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Re: The Ptolemaic Queen

Post by Michael Tremaine on Sun Jun 14, 2015 10:40 pm

"So what's your idea, then? Shall offer him the box, then, conditionally?" Michael didn't believe for one moment that a simple trade--the box for Millie's life--would be one that Barnard would hold to. Oh, sure, he'd agree to it immediately but he wouldn't honor it. There was a certain honor among thieves, but Barnard was that exception to most rules.

"Or do we want to use this to flip it back on him, and put him out of business? That is very possible, you know, depending on how hungry the box will make him. If that's not enough of a lure for him, we might have to add a wee bit to sweeten the pot for him. Just how permanent do you want this deal to be?"


He figured he already knew the answer.  To offer him a prize like the box for any other purpose but a permanent arrangement was foolishness.  However, his own experiences suggested that some of the people who had procured things for him hadn't exactly left the deals in the same health they'd gone in with.

Michael disliked the man enough that he was sorely tempted to want to orchestrate a bit of a sting to lure him in and then screw him out of the box permanently. In point of fact, he was sure that a peek at Barnard's hidey holes and faults might make them all quite wealthy for the rest of their lives.  That was certainly tempting.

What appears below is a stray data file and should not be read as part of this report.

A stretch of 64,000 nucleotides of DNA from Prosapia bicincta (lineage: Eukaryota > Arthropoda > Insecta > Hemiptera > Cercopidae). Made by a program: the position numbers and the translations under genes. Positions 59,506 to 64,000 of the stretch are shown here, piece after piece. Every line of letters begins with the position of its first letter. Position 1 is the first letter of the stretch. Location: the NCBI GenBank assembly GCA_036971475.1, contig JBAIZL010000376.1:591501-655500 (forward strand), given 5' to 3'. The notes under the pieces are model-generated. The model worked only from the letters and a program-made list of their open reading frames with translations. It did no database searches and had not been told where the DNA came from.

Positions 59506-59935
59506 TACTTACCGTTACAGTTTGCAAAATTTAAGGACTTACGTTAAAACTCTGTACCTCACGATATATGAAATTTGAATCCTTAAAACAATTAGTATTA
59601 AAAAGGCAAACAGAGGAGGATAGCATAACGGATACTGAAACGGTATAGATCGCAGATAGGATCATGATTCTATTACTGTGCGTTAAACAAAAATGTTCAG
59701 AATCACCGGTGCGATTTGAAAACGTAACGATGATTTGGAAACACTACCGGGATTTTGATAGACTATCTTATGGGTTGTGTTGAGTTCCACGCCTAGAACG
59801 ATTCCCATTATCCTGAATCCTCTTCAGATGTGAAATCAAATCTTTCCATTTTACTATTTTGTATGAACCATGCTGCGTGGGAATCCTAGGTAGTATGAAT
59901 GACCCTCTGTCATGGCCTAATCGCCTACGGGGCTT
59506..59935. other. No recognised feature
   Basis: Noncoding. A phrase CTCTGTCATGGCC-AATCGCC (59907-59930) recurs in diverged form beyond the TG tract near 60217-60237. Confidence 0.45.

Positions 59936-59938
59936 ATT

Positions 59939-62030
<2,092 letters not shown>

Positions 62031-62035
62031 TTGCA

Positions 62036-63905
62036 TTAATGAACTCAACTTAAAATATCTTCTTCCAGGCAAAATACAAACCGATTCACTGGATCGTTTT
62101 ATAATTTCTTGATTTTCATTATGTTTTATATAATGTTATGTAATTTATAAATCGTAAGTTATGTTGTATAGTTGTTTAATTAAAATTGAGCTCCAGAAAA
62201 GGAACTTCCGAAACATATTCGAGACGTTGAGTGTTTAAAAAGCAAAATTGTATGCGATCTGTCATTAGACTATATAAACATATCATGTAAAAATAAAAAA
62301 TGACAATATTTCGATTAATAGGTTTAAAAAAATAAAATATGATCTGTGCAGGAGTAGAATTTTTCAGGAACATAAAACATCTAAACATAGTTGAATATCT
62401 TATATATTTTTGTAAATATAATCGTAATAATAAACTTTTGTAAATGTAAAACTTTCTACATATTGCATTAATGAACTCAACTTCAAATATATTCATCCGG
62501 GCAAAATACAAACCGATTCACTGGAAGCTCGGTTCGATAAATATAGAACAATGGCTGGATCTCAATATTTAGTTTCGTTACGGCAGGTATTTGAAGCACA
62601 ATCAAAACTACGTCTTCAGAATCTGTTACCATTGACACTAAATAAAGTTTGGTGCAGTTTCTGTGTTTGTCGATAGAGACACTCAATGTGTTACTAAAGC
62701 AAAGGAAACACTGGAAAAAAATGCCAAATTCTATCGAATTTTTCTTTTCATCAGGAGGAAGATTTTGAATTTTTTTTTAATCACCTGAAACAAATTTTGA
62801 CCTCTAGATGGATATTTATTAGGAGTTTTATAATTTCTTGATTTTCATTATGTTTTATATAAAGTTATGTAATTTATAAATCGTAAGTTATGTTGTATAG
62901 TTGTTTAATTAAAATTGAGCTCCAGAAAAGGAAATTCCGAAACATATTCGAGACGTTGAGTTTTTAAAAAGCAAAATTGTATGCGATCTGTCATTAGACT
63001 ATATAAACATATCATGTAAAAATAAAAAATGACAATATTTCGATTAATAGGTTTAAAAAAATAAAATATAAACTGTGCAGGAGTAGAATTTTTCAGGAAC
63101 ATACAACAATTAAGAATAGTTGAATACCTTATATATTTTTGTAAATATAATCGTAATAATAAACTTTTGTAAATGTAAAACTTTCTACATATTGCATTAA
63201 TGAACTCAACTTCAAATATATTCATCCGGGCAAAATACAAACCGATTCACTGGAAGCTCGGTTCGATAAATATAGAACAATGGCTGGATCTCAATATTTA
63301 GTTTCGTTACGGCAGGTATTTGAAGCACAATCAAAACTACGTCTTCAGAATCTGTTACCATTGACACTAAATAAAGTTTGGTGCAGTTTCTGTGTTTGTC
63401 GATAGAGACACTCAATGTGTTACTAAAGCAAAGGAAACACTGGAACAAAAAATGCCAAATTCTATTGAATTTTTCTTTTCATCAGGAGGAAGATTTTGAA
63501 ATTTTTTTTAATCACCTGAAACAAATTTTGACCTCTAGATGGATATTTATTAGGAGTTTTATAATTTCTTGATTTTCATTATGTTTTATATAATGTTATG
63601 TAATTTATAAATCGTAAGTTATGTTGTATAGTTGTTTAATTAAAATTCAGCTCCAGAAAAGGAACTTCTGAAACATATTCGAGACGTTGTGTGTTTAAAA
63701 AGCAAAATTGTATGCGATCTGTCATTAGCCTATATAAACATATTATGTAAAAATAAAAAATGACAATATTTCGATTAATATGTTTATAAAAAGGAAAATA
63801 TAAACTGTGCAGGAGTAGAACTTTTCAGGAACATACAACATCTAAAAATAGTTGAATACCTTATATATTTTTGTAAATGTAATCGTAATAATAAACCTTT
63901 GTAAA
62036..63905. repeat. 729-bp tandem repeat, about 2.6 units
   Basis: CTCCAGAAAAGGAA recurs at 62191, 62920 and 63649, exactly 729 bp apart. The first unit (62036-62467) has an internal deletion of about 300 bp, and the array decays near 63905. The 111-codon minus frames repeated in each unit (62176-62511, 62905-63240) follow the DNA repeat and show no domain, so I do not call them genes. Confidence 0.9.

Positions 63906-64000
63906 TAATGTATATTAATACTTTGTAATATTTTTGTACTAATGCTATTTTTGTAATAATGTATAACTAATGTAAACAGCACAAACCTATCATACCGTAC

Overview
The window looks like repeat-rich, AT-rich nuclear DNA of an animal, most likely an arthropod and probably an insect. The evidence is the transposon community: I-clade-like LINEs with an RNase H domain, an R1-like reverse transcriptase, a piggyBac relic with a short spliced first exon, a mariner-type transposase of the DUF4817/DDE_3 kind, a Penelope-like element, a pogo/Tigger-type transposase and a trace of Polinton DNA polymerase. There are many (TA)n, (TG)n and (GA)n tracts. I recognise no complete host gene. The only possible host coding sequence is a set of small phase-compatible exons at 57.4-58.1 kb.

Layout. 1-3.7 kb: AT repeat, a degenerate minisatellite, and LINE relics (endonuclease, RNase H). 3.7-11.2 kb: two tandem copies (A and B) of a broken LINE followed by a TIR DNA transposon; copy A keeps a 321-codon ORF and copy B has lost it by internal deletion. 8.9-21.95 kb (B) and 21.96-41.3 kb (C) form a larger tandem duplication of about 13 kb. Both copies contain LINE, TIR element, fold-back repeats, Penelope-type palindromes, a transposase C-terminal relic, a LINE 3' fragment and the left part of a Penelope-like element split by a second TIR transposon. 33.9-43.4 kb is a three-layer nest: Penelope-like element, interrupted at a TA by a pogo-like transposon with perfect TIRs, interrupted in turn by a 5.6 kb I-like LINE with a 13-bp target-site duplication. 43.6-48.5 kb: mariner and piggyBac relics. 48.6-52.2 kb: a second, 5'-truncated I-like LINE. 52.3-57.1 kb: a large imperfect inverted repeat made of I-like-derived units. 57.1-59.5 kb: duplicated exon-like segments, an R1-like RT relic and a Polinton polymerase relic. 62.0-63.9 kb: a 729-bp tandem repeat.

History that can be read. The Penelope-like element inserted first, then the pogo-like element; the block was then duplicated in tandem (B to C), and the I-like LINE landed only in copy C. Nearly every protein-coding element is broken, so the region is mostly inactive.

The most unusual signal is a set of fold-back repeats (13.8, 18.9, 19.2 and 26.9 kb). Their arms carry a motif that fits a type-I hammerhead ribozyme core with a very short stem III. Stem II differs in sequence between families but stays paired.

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Re: The Ptolemaic Queen

Post by Melissa Finnigan on Sun Jun 14, 2015 11:33 pm

She was sorely out of practise when dealing with Barnard. Urien had been a doting father-like figure when there had no longer been one, part of the lost years. Such affection could only continue for as long as she played to his tune. Baldric lost his puff, his taste for that lifestyle, and she’d followed after him out of loyalty, winding up back at Hogwarts where the Ministry unleashed itself on her with rampant unrepentance.

Now look where she was: alone, as ever, and his shadow was looming over her even more than it already had been. Stephen had found her – or, rather, had gotten to her – which meant no one was safe anymore. It meant she had to act. It meant somehow, she had to remember what it felt like to dance to his tune, to anticipate just as he had always wanted to, to be his clever little doll. Only now she had to use it against him and she had to use his soft spot against him, too.

It meant kill where otherwise Stephen would have stunned her.

It meant tease him with the box instead of holding on to it or getting rid of it completely.

It meant getting his attention. Getting even. Getting her life back.

Checkmate, Urien.